Section B of the syllabus considers the impact of world economic and market trends, as well as the impact of national fiscal and monetary policy on the performance of business organisations. This section also explores other environmental and ethical issues facing business organisations.
Section C is focused on performance measurement systems and their design. Particular consideration is given to management accounting and information systems, and the sources of internal and external information available to business organisations. In addition, Section C considers the recording and processing methods and management reports used in business organisations.
Section D of the syllabus is focused on the need for strategic performance management in both public and private sector organisations. This section considers strategic performance issues in complex organisations as well as divisional performance and transfer pricing issues. Consideration is also given to behavioural aspects of performance management.
Section E of the syllabus is focused on the evaluation of business performance and corporate failure. Consideration is given to alternative views of performance measurement and the use of non-financial performance indicators. This section also considers the prediction and prevention of corporate failure.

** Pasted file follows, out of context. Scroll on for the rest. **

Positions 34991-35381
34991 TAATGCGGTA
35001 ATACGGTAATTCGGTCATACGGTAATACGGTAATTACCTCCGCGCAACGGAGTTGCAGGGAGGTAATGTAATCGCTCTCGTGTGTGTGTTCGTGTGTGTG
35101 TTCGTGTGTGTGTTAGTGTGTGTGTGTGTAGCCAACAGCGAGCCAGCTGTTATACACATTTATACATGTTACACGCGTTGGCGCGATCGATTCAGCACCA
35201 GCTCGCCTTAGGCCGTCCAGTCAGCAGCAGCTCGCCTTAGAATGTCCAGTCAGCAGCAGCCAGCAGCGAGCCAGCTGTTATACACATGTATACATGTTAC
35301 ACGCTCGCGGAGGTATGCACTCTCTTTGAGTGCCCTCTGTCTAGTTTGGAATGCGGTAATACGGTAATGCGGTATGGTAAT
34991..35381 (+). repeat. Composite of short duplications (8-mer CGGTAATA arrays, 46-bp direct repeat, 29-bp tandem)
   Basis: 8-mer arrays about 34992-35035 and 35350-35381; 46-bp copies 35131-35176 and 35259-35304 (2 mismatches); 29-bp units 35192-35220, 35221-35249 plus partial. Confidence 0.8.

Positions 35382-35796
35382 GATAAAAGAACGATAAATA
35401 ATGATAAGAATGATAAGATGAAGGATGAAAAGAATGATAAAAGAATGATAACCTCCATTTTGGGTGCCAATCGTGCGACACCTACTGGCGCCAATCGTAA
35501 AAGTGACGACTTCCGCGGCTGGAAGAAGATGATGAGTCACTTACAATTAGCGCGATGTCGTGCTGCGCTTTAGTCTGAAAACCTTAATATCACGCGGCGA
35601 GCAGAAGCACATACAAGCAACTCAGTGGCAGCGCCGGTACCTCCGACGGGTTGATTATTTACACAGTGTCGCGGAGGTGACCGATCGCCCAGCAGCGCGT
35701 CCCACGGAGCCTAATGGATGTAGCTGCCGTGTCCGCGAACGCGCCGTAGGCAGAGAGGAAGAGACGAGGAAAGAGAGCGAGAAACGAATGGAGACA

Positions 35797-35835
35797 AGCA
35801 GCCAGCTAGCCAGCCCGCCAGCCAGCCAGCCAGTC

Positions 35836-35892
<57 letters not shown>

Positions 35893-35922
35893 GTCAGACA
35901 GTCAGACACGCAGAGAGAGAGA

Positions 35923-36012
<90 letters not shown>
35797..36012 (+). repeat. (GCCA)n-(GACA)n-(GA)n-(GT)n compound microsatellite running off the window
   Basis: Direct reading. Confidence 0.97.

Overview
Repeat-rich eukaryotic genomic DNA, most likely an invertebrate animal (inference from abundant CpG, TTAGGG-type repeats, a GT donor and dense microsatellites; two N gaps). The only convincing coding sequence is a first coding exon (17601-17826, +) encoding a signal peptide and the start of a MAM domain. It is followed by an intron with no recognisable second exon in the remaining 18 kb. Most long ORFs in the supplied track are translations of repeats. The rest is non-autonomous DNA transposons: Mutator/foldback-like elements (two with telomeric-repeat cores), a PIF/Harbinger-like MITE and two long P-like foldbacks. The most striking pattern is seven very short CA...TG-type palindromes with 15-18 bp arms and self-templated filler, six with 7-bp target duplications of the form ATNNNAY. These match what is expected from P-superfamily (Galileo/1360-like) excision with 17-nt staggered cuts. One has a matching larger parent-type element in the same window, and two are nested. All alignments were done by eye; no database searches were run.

In an area as fast moving as management accounting, the importance of keeping abreast of current developments is essential for management accountants across the globe. Therefore, the final part of the syllabus, Section F, is focused on current developments and emerging issues in management accounting and performance management.
Study Guide and intellectual levels
The Study Guide, which breaks the syllabus down into separate subject areas, is available on the ACCA website. The superscript numbers at the end of each outcome in the Study Guide indicate the level at which students should understand a particular subject or topic area. These levels of understanding, known as cognitive levels, are important as they indicate the depth to which each part of the syllabus may be examined.
Because Paper P5 is at the Professional level, higher cognitive challenges – represented by the number 3 – are prominent. This means that this paper is much more likely to use higher levels of questioning. Whereas level 1 tasks might concern knowledge and comprehension (asking students to ‘list’, ‘define’, ‘identify’, ‘calculate’, ‘explain’, and so on), levels 2 and 3 are more demanding. Level 2 tasks concern application and analysis (‘compute, ‘contrast’, ‘explain’, ‘discuss’, etc), and level 3 tasks concern synthesis and evaluation. Level 3 requirements might therefore ask students to ‘evaluate’, ‘assess’, ‘design’ ‘formulate’, ‘recommend’ or ‘advise’.